A new team of visitors arrive in the UK in spring, as migrant birds who have spent the winter in Africa hit its shores.

Much-loved favourites like swifts, swallows and house martins will be seen and heard around houses, gardens and the countryside, as spring does its thing, staying for several weeks before flying home for winter.

But it can be hard to tell some of these birds apart as they look quite similar, so the RSPB has put together a CV for each of the new arrivals, to help recognise who’s who.

Swift

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This superb flier can go months without ever touching the ground, eating, sleeping and breeding in flight. This means you almost never see a stationary one but they look black against the sky and have a slightly forked tail – but not as forked as the swallow. It’s their screams that make them unmistakable – listen out for ‘screaming parties’ flying low and fast around buildings, especially in the evenings.

Swallow

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They have dark, glossy blue backs and a red patch under their chin. It’s their long, forked tails that make them easy to spot, and their song is more of a twitter, which they will perform from a perch like a fence or building. Swallows often hang out with their friends on telegraph wires.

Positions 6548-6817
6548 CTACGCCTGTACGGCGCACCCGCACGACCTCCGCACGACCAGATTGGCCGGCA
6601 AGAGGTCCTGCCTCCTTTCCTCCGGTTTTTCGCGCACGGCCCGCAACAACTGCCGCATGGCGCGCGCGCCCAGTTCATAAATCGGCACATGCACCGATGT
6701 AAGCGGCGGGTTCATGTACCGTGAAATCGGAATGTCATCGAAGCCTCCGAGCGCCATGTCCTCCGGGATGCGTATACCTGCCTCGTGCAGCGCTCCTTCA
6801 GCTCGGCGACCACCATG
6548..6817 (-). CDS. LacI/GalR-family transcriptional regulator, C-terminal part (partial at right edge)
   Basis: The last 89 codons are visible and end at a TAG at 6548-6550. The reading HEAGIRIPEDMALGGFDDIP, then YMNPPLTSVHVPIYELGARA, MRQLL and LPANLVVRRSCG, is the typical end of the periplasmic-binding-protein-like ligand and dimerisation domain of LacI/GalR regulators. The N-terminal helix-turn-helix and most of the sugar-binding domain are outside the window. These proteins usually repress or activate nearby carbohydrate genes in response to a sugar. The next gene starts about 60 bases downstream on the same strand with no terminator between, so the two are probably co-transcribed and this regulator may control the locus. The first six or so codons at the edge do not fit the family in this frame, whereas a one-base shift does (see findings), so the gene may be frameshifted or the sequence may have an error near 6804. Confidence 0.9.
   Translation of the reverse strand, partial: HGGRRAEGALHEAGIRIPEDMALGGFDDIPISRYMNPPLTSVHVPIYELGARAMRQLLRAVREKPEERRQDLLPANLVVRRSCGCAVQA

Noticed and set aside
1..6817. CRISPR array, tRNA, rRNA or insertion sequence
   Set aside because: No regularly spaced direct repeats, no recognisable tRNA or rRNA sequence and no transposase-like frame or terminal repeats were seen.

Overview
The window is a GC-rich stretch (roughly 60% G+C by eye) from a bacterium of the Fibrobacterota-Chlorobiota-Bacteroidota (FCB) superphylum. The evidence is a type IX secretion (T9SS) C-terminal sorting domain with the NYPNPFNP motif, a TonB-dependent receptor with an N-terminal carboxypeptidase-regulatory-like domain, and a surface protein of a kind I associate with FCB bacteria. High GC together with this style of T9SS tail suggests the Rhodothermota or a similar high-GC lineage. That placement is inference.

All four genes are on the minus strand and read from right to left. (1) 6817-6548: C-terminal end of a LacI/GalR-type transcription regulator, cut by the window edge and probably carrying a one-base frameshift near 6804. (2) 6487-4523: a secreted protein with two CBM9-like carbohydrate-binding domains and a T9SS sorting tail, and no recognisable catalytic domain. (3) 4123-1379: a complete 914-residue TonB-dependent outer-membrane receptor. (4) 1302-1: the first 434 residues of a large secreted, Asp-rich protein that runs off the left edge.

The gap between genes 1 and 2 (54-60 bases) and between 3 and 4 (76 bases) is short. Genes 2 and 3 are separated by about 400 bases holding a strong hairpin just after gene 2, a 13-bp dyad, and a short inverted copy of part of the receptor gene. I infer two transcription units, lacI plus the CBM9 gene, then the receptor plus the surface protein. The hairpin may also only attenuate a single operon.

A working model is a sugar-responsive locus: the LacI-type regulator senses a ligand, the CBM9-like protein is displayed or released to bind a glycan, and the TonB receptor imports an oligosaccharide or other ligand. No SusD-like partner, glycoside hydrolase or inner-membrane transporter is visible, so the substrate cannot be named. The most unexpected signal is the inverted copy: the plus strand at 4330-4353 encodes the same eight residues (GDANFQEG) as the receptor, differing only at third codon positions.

House martin

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They build their nests under the eaves of houses, and they are carefully constructed, muddy little sanctuaries. They also have a forked tail but it is shorter than the swallow’s. Their song sounds like ‘jik, jik.’ If the summer is dry, we can all help house martins by helping create mud for their nests – water a muddy patch in your garden or driveway, or fill in any spaces that have previously been puddles to help provide building material.

Chiffchaff

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A busy, olive brown warbler, the chiffchaff flits through trees and shrubs, wagging its tail distinctively while looking for insects to pick out and snap while flying. They sometimes have a pale eye stripe, a bit like a mask. It gets its name from its song.

Nightingale

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Nightingales are actually rather ordinary to look at - they’re slightly bigger than robins with brown feathers. They tend to ‘skulk’ and can be difficult to spot but once they start to sing they are catapulted to fame and few other birds can match their fast, high and low, rich notes. Sadly, the number of nightingales in England, has declined by around 90% in the last half century, leaving less and less to bring their beautiful song to the English countryside.

Turtle dove

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A beautiful, dainty dove that is much smaller than the collared doves you may see in your garden, about the size of a blackbird. The ‘purr’ from the turtle dove is a slightly haunting sound which truly signals summer but sadly we’ve lost 94% of them since 1995 and it’s a very real threat that they could become extinct.